• Less polyps - typically 10 to 100.[5]
      • As one may think... they tend to get cancer later than (the plain vanilla) FAP.
      • In a cohort of 190 individuals, median number of polyps = 25.[6]

Gardner syndrome

FAP with prominent extraintestinal manifestations - including:[5]

Mneumonic DO STOP (modified):[9]

Note:

  • Osteochondroma does not appear to be part of the syndrome, as suggested by pathologyexpert.com.[9]
  • Sebaceous cysts are considered the classic lesion;[9][10] however, they are not considered a useful predictor of FAP.[7]

Turcot syndrome

The term is somewhat ambiguous and probably ought to be avoided:

  • Half et al.[5] says Turcot syndrome is FAP associated with a medulloblastoma... while OMIM says Turcot syndrome is tied to Lynch syndrome and autosomal recessive.[2]
    • The discussions by Half et al.[5] and in OMIM[2] are informative.

FAP associations

Benign things:

Malignant tumours:[5]

Benign tumours:[5]

Prevalence

1/11,300-37,600 in Europe.[5]

Sign out

Possible polyposis

  • Numerous tubular adenoma (10+) in short time period (<1 year).
Comment: 
The prior pathology is noted. The number of polyps raises the possibility of a polyposis syndrome.

See also

References

  1. Gardner, EJ. (Jun 1951). "A genetic and clinical study of intestinal polyposis, a predisposing factor for carcinoma of the colon and rectum.". Am J Hum Genet 3 (2): 167-76. PMID 14902760.
  2. 2.0 2.1 2.2 2.3 2.4 2.5 2.6 Online 'Mendelian Inheritance in Man' (OMIM) 175100
  3. Iwama, T.; Tamura, K.; Morita, T.; Hirai, T.; Hasegawa, H.; Koizumi, K.; Shirouzu, K.; Sugihara, K. et al. (Aug 2004). "A clinical overview of familial adenomatous polyposis derived from the database of the Polyposis Registry of Japan.". Int J Clin Oncol 9 (4): 308-16. doi:10.1007/s10147-004-0414-4. PMID 15375708.
  4. URL: http://www.fascrs.org/physicians/education/core_subjects/2006/fap/. Accessed on: 7 May 2012.
  5. 5.0 5.1 5.2 5.3 5.4 5.5 5.6 Half E, Bercovich D, Rozen P (2009). "Familial adenomatous polyposis". Orphanet J Rare Dis 4: 22. doi:10.1186/1750-1172-4-22. PMC 2772987. PMID 19822006. //www.ncbi.nlm.nih.gov/pmc/articles/PMC2772987/.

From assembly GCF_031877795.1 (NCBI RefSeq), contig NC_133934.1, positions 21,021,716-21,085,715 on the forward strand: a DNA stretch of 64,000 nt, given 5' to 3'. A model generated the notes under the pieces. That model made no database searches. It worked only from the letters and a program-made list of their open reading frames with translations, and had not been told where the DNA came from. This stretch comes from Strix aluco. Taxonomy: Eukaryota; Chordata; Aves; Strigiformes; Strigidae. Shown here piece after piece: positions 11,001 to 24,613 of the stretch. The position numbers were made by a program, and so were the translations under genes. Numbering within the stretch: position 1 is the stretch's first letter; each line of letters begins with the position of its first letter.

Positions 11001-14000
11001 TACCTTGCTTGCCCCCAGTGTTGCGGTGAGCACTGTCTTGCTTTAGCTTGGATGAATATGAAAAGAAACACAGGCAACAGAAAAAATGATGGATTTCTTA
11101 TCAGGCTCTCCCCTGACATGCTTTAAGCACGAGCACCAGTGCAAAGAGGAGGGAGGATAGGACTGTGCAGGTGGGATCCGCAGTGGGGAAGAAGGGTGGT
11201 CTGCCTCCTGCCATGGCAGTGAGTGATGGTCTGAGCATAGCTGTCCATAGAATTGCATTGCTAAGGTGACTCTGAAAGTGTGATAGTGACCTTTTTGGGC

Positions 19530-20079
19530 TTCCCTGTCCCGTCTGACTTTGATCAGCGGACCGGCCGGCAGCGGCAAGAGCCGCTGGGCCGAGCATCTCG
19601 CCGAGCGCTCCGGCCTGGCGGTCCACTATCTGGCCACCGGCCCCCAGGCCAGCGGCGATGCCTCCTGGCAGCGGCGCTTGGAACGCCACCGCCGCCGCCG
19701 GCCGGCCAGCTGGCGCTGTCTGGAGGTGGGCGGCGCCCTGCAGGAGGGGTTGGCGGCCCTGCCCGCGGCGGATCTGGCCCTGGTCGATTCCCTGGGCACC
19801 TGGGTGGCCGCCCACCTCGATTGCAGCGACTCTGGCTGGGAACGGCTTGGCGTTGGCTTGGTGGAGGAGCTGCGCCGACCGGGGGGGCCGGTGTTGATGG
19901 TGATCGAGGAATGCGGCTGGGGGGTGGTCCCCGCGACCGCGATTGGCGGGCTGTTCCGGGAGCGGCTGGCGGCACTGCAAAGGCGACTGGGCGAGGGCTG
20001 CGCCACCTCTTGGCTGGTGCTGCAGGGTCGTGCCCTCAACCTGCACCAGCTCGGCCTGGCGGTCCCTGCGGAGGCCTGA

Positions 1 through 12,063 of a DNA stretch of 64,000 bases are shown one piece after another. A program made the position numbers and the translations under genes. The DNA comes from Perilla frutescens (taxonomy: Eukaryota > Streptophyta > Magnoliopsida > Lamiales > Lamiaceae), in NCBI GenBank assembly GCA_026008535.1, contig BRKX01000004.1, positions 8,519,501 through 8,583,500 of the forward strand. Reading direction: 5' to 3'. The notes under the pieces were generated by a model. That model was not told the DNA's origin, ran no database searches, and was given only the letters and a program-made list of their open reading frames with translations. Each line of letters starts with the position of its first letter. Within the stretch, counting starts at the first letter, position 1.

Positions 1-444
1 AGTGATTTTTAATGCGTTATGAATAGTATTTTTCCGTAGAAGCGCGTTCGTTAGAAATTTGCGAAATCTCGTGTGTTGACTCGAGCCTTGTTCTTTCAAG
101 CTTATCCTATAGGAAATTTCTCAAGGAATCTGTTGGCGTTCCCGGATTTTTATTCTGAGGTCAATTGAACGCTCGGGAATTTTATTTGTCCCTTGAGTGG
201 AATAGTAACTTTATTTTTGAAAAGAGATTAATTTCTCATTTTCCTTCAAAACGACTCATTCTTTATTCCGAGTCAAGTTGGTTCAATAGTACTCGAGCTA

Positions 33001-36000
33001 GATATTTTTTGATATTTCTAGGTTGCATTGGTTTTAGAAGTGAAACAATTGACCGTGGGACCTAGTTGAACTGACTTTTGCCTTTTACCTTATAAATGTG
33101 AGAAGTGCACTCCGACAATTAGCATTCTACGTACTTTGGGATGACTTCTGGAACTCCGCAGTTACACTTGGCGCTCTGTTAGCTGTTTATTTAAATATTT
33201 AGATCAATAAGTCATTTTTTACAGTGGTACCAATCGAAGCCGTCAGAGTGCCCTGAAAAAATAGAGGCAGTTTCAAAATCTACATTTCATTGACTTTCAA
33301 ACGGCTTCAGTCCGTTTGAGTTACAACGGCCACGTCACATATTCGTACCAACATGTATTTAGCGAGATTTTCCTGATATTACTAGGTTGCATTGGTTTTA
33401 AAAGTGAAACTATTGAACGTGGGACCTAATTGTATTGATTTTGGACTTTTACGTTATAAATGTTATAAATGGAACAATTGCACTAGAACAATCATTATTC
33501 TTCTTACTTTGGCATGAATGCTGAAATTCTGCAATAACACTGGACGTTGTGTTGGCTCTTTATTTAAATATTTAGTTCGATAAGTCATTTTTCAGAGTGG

6. Knudsen, AL.; Bülow, S.; Tomlinson, I.; Möslein, G.; Heinimann, K.; Christensen, IJ.; Aretz, S.; Berk, T. et al. (Oct 2010). "Attenuated familial adenomatous polyposis: results from an international collaborative study.". Colorectal Dis 12 (10 Online): e243-9. doi:10.1111/j.1463-1318.2010.02218.x. PMID 20105204.
  7. 7.0 7.1 7.2 Burger, B.; Cattani, N.; Trueb, S.; de Lorenzo, R.; Albertini, M.; Bontognali, E.; Itin, C.; Schaub, N. et al. (2011). "Prevalence of skin lesions in familial adenomatous polyposis: a marker for presymptomatic diagnosis?". Oncologist 16 (12): 1698-705. doi:10.1634/theoncologist.2011-0244. PMID 22135120.
  8. Aquilina, K.; O'Brien, DF.; Farrell, MA.; Bolger, C. (Aug 2006). "Primary cerebellopontine angle craniopharyngioma in a patient with gardner syndrome. Case report and review of the literature.". J Neurosurg 105 (2): 330-3. doi:10.3171/jns.2006.105.2.330. PMID 17219843.
  9. 9.0 9.1 9.2 URL: http://www.pathologyexpert.com/boards/onlinefiles/syndromes.htm. Accessed on: 26 November 2011.
  10. Bisgaard, ML.; Bülow, S. (Feb 2006). "Familial adenomatous polyposis (FAP): genotype correlation to FAP phenotype with osteomas and sebaceous cysts.". Am J Med Genet A 140 (3): 200-4. doi:10.1002/ajmg.a.31010. PMID 16411234.
  11. Freeman HJ (March 2008). "Proton pump inhibitors and an emerging epidemic of gastric fundic gland polyposis". World J. Gastroenterol. 14 (9): 1318-20. PMID 18322941. http://www.wjgnet.com/1007-9327/14/1318.asp.
  12. Groen EJ, Roos A, Muntinghe FL, et al. (September 2008). "Extra-intestinal manifestations of familial adenomatous polyposis". Ann. Surg. Oncol. 15 (9): 2439–50. doi:10.1245/s10434-008-9981-3. PMC 2518080. PMID 18612695. http://www.ncbi.nlm.nih.gov/pmc/articles/PMC2518080/?tool=pubmed.